A New Study Reveals That Excessive Cerebrospinal Fluid Could Contribute To Autism
Around 1% of the entire world population is somewhere on the autism spectrum, and prevalence in the United States is much higher – around 1 in 68 live births.
And, worryingly, the number of children diagnosed with Autism Spectrum Disorder (ASD) is only growing – since the year 2000, the prevalence of autism in US children has increased by a shocking 119.4%, making it the single most quickly-growing developmental disorder in the United States.
One of the most difficult aspects of treating autism is the inability for doctors to diagnose newborns and infants with this developmental disorder. It’s usually nearly impossible to detect autism in pre-verbal children because most of the behavioral and developmental effects of autism are only recognizable once children reach the age of 2-3.
However, a new study released in the medical journal Biological Psychiatry could provide doctors with a potentially revolutionary method by which autism can be detected early – even in infants.
Cerebrospinal Fluid And Autism – Investigating The Link
This latest study was conducted by Mark Shen, who carried out a 2013 study that investigated the link between excessive cerebrospinal fluid (CSF) and autism. Though his initial findings were promising – infants with excessive CSF were found to have a higher likelihood of developing autism – the study was limited in scope to 55 babies, only 10 of which developed autism.
The 2017 study performed by Mark Shen and Dr. Joseph Piven of the UNC School of Medicine was much more comprehensive. While developing the study, the researchers focused specifically on choosing infants with a high likelihood of developing autism.
They did this by choosing infants with siblings who have been diagnosed with ASD – children who have siblings that are diagnosed with ASD are around 14x more likely to develop autism. 343 babies were chosen for the study – 221 of which were considered at “high risk” of developing autism.
Over 24 months, the cerebrospinal fluid levels of the children were measured regularly. After the 24-month study had concluded, 47 of the children in the study received an autism diagnosis.
Excessive Cerebrospinal Fluid Was Associated With Higher Autism Risk
While following-up and analyzing the data from the study, the research team made a shocking discovery – the 6-month-old infants who had gone on to develop autism had 18% more CSF than 6-month olds who were not diagnosed with the disorder.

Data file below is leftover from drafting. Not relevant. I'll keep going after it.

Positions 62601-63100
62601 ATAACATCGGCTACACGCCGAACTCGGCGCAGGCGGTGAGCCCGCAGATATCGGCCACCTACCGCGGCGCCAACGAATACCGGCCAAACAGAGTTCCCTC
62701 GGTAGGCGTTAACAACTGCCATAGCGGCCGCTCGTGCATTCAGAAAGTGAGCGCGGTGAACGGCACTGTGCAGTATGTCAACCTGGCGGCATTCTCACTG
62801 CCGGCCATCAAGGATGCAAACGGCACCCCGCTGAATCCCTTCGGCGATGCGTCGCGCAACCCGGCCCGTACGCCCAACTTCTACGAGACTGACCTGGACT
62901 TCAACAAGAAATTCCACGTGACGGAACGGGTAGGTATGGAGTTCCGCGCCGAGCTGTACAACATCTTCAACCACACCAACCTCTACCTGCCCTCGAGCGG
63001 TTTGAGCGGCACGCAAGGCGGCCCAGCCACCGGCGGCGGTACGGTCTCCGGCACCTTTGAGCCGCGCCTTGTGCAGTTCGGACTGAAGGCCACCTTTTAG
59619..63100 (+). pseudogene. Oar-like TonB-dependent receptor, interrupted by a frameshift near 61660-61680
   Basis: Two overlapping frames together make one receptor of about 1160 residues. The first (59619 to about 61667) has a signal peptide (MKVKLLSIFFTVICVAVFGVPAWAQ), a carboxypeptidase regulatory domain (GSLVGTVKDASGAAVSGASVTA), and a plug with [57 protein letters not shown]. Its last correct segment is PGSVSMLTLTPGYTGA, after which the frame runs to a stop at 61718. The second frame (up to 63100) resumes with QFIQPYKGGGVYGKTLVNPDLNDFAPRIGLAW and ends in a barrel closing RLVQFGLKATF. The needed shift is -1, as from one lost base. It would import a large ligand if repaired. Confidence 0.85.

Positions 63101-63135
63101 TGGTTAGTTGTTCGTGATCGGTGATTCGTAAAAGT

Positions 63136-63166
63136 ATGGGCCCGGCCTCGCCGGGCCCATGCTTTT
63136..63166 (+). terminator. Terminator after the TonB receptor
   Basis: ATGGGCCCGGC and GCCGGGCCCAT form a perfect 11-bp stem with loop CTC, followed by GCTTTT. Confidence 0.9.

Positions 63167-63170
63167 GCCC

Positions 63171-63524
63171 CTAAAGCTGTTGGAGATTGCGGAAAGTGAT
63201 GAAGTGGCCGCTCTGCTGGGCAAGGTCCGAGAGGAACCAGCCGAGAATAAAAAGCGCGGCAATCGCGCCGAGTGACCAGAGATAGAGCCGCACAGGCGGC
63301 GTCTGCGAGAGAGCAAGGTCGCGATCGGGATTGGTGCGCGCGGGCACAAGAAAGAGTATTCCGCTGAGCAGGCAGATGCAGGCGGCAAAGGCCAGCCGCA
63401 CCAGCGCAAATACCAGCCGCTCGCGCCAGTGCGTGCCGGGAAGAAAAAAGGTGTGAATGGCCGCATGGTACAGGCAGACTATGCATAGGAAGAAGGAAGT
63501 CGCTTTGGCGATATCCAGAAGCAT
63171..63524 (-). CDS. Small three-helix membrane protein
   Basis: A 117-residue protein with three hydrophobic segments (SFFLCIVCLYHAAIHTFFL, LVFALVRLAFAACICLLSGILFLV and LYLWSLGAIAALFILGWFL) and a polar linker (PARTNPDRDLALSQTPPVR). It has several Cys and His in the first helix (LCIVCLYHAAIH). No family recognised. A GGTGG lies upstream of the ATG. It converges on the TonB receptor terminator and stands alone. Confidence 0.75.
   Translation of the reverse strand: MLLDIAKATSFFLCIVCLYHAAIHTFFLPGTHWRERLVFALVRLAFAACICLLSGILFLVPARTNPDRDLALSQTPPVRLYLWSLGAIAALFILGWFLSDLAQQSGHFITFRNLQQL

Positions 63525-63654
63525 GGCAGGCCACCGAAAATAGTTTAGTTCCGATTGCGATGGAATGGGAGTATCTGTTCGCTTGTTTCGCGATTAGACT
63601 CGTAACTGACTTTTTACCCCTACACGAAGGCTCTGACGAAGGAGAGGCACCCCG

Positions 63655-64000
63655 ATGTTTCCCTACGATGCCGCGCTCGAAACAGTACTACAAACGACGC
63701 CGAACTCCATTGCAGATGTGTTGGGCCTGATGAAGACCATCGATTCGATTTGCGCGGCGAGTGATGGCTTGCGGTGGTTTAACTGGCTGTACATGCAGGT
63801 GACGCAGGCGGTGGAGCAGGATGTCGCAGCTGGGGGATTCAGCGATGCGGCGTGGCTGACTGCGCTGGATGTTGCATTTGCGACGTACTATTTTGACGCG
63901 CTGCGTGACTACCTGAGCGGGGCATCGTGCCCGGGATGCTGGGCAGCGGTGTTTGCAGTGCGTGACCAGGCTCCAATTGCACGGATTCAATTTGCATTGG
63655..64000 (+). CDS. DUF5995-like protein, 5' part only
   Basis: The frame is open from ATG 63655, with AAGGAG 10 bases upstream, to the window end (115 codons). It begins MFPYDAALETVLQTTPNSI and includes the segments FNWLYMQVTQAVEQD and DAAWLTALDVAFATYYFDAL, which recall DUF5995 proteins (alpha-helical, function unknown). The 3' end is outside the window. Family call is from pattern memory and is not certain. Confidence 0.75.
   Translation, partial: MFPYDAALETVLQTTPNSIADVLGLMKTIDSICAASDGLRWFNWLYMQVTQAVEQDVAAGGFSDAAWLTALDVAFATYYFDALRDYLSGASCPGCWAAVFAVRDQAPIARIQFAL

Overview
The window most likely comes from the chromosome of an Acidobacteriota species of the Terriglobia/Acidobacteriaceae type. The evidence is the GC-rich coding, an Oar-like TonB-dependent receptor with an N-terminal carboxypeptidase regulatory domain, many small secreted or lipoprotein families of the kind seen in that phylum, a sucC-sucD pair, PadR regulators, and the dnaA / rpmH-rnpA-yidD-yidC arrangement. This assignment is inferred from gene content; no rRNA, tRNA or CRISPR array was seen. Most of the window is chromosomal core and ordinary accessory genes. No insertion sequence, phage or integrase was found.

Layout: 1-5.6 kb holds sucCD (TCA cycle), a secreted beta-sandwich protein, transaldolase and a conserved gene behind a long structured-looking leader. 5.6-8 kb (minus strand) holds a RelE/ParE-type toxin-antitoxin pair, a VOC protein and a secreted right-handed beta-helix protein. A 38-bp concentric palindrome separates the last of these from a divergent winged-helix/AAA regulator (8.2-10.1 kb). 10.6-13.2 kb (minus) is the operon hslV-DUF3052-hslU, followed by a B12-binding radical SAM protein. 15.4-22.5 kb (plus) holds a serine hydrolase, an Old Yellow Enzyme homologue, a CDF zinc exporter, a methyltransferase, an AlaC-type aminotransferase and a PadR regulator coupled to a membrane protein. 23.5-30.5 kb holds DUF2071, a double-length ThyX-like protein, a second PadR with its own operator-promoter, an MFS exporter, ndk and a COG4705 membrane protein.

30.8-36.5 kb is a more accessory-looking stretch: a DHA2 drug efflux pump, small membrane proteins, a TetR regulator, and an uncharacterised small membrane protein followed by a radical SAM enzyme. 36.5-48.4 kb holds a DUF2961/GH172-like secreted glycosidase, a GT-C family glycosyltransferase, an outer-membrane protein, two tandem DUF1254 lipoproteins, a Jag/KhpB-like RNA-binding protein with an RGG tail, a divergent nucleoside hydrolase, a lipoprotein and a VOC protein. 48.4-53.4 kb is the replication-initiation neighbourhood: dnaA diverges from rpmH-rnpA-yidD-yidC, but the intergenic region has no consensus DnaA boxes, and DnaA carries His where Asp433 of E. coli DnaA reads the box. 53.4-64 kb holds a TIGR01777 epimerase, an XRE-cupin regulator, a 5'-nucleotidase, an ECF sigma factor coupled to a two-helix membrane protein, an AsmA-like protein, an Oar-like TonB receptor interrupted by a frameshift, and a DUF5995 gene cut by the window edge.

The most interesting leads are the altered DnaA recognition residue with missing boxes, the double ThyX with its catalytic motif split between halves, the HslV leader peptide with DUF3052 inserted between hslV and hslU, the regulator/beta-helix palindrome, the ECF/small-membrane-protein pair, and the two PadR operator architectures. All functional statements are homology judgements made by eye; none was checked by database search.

These CSF levels held true throughout the study, remaining elevated at the 12 and 24-month measurement marks. Children who had increased CSF levels were also seen to exhibit poor motor skills, including limb and head controls.
Perhaps most interestingly, an increased level of CSF was diagnosed with a higher overall level of ASD diagnosis. Children who went on to develop “severe” cases of autism were found to have up to 24% more CSF at their 6-month scan.
All-in-all, the research team was able to predict the development of autism at an accuracy rate of 70% – making this research project a huge success.
While the researchers don’t believe that CSF is the only factor contributing to autism development, this correlation could be very helpful in informing future research efforts, and developing a more comprehensive ASD diagnosis schema that could be used not just in children – but in newborns and infants, as well.
This is critical because early autism intervention is correlated with lower overall levels of mental and developmental impact. When children are treated for autism early, there is a good chance that the overall impact of the disease can be mitigated – and in some cases, children can “grow out” of their ASD diagnosis.
More Investigation Is Required – But Initial Findings Are Promising
More research must be conducted to learn more about the relationship of CSF and autism. It’s important to note that CSF may not, in fact, be a cause of autism – but only a symptom of a deeper disorder or disease.
Further investigation of this method of diagnosing autism will certainly be required, but the advances in the field of ASD diagnosis are certainly welcome in America – especially as the prevalence of autism spectrum disorders continues to increase.
Regardless of what the results of a further investigation of the link between CSF and autism may reveal, this is certainly a great step forward. This study could result in more effective treatment for autism, earlier recognition of the disorder, and better overall outcomes for children who are diagnosed with an ASD.
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